Posted 2018 September 08
I’ve been working on a short series of posts on AutoPkg that would share some of the things I didn’t have the time to discuss during my session at the 2018 MacAdmins Conference at Penn State; I’ve already posted one. But something I discovered this week is worth documenting, so it’s jumping the queue. It only affects AutoPkgr users, and you can work around it, but it is unexpected.
The list of repos in the AutoPkgr Repos & Recipes tab does not show all the recipe repos available within the AutoPkg project. You can still add a “missing” repo from elsewhere in the GUI, just not by finding it in the list and checking the box.
The Journey to Discovery
Earlier this week, I had an issue deploying Firefox 60.1esr with the desired settings for our Labs. The issue was due to changes in how Firefox allows you to manage settings with its new Quantum platform. I had been using Greg Neagle’s FirefoxAutoconfig.pkg recipe, which is a great example of how you can use AutoPkg to create a custom installer package by combining what you download with something you have prepared separately. Since I was on the ESR track, there should have been a set of steps I could have followed to keep using FirefoxAutoconfig until the next major ESR release, but apparently I did not follow them. Rather than spend any more time on a dying methodology, I decide to bite the bullet and migrate my settings to the
policies.json method that was supported on the new platform. I wrote that file, tested it, and was now ready to automate its inclusion in my deployment. I had heard mention in the MacAdmins Slack of someone writing a recipe for this new method, so I went searching.
Specifically, since I had been trying to debug the problem with my previous recipe, I had Terminal open, so it was simple enough to type in
autopkg search firefox. I found that both mosen and Neil Martin had written recipes that used Greg’s FirefoxAutoconfig.pkg recipe as a starting point and then adapted it to the new
policies.json method. Since I only needed a .pkg recipe, I could choose either version (mosen wrote a .munki recipe as well). For those who attended (or subsequently watched) that aforementioned presentation at Penn State, you may remember that I discussed some pros and cons of declaring certain values as Input as compared to hard coding them. Neil’s approach was more similar to the way I would have written this recipe, so I chose his. That’s when the fun began.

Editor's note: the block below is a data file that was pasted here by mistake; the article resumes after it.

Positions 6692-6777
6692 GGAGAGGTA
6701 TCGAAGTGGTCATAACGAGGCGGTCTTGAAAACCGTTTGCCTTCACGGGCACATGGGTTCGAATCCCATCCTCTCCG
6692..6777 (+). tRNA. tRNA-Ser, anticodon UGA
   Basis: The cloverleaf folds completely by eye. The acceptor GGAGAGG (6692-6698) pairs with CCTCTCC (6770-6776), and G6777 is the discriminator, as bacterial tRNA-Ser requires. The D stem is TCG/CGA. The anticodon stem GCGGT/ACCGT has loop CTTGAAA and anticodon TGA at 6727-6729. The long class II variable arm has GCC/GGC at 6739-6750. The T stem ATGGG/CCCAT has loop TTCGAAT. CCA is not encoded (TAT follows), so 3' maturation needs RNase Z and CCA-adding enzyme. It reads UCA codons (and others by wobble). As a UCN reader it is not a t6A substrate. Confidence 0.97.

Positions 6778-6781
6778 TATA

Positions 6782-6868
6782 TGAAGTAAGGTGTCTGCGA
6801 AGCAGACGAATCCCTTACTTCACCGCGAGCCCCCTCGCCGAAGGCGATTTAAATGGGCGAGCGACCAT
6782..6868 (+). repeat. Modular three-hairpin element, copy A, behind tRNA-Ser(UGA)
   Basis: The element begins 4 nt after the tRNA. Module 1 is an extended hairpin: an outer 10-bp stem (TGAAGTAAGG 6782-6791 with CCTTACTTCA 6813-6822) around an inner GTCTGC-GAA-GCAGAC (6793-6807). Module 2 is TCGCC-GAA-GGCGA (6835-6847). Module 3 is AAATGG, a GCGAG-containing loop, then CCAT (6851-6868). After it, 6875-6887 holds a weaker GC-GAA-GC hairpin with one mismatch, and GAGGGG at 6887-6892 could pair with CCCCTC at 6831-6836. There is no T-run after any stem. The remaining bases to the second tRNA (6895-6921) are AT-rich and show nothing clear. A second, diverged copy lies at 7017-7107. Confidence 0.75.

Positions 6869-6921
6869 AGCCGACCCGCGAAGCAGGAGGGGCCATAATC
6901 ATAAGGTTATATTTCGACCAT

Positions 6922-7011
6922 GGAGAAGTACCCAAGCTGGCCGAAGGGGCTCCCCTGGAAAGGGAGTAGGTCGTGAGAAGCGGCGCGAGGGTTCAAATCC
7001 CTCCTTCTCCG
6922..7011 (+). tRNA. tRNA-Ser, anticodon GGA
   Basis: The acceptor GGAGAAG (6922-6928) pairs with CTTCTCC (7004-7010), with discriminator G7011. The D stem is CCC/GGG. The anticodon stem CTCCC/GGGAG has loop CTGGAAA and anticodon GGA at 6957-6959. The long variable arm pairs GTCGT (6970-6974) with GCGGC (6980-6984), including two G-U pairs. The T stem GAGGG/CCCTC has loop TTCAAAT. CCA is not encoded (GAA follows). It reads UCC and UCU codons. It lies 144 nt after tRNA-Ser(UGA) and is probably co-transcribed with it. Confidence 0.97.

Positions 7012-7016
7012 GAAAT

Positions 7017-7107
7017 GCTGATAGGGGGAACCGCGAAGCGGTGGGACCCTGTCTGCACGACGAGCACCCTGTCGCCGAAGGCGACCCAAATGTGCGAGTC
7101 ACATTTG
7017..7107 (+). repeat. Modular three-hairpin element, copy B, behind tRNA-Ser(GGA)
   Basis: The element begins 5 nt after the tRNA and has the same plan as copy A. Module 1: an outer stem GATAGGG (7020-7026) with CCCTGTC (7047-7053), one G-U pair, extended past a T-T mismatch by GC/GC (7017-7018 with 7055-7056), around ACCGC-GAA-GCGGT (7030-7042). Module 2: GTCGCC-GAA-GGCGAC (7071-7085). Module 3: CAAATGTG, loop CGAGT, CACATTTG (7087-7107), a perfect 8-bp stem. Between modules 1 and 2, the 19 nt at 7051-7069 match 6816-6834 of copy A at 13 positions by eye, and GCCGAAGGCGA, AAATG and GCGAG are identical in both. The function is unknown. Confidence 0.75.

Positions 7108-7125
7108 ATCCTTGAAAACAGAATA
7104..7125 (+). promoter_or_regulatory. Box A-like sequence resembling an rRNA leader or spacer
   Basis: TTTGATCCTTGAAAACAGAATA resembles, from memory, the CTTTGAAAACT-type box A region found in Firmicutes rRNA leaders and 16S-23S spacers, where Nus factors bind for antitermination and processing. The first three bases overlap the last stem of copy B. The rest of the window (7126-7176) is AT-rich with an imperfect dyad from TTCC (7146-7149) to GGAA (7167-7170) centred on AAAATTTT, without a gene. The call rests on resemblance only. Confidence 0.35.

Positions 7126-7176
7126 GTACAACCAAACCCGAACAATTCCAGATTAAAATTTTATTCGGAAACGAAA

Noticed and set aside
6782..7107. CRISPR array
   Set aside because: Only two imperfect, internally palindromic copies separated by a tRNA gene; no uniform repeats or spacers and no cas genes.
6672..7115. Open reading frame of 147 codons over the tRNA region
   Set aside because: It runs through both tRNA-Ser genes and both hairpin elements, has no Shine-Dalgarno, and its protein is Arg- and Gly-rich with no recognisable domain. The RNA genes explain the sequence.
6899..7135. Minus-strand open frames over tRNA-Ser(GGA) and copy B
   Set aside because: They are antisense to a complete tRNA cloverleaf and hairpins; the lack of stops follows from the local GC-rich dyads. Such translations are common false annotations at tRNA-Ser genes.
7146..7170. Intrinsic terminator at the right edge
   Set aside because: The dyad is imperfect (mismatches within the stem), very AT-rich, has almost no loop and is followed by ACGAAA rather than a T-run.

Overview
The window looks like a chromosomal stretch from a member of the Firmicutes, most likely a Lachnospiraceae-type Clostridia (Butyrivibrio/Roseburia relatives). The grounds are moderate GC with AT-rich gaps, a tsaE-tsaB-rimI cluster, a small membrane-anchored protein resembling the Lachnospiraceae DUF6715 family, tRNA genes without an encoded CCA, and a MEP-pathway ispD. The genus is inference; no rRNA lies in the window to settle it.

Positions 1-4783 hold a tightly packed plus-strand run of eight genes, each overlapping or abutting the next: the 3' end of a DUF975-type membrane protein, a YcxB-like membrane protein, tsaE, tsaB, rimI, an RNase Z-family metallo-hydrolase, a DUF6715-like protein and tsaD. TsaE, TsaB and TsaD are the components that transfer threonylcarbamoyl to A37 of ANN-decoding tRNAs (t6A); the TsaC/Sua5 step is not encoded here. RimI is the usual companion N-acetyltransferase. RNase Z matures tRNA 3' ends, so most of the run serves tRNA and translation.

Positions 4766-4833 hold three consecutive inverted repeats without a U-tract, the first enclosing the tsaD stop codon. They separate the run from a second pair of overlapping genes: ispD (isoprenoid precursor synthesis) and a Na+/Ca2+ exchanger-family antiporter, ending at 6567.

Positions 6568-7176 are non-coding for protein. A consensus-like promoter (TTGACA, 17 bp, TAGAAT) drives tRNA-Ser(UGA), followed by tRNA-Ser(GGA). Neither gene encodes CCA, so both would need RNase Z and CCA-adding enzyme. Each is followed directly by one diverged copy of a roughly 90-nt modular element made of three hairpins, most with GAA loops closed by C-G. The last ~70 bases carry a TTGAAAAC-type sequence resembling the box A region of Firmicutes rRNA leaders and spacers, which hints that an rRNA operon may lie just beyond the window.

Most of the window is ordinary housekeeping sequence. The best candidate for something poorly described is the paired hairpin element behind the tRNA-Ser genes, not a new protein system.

Sure, I could have added Neil’s repo at the command line, but I’m a bad typist, so I decided to jump into AutoPkgr, find Neil’s recipe repo, and check a box. Whoops! The repo wasn’t there. But I knew that it existed because AutoPkg just found a recipe from it. Since I was already in AutoPkgr, I decided I would just type in the URL in the “Add a repo URL manually” box (so much for saving typing!) and click Add. That worked perfectly. I was then able to do what I needed for the rest of my current workflow to get my customized Firefox installer package assembled and loaded into my current deployment system. Crisis averted.
Fast forward to Friday. The panic is over; my Fall Redeployment is basically done. I see a note in the #firefox channel that someone else had a bit of trouble finding that same recipe. So I decide to do some further digging to see if this was a bigger problem. At work, I have AutoPkg running on my daily driver, but only for maintaining the software on that Mac. I have a separate Mac mini that runs AutoPkg and AutoDMG to support my Lab deployment and OS testing needs. I had found the problem on the latter, but had not checked elsewhere. It turns out that Neil’s repo didn’t show up on my personal work Mac either. For fun, I decided to count the repos listed in that GUI window in AutoPkgr. It was roughly 100. I compared that to the recipe repo count on GitHub: 103. So I posted a comment on Slack in both #firefox and #autopkg channels seeking insights from others. I got useful responses from @elios (as usual) and Elliot Jordan.
It seems the likely culprit is GitHub’s API results limit for the type of request AutoPkgr is making. If you’ve tried executing
autopkg search with a vague or common search term, you may have seen the message:
Warning: Search yielded more than 100 results. Please try a more specific search term. (If you make the equivalent GitHub Search request in AutoPkgr, you’ll still be capped at 100 results, but you won’t be notified about the truncated results.) That seems to be the same for AutoPkgr’s request for the list of recipe repos.
For reference, here are the AutoPkg project recipe repos that are not listed by default by AutoPkgr (updated 2019-09-21):
Surprisingly, this seems to have been the case since 2017 November 07, as these repos were added on or after that date. Of course, any recipe repos added from now on to the project will have the same problem.
So I’m documenting this here simply to set expectations. AutoPkgr isn’t going to list all the available recipe repos in its interface. You can still add the above repos from within AutoPkgr (by typing their full git path manually, or by doing a “Search for a recipe on GitHub” for a recipe you know to be in the desired repo and then add it from there) and you can always
autopkg repo-add at the command line.
Additional recipe repos added to the list on 2019-01-19 and 2019-09-21.
 If you read the full discussion in the MacAdmins Slack #autopkg channel, you’ll know that there may be a workaround that doesn’t require a codebase change, but my feeble attempts to get a GitHub API Token working in that way have not had any success to this point. I’ll post an update if something comes to fruition.[Return to main text]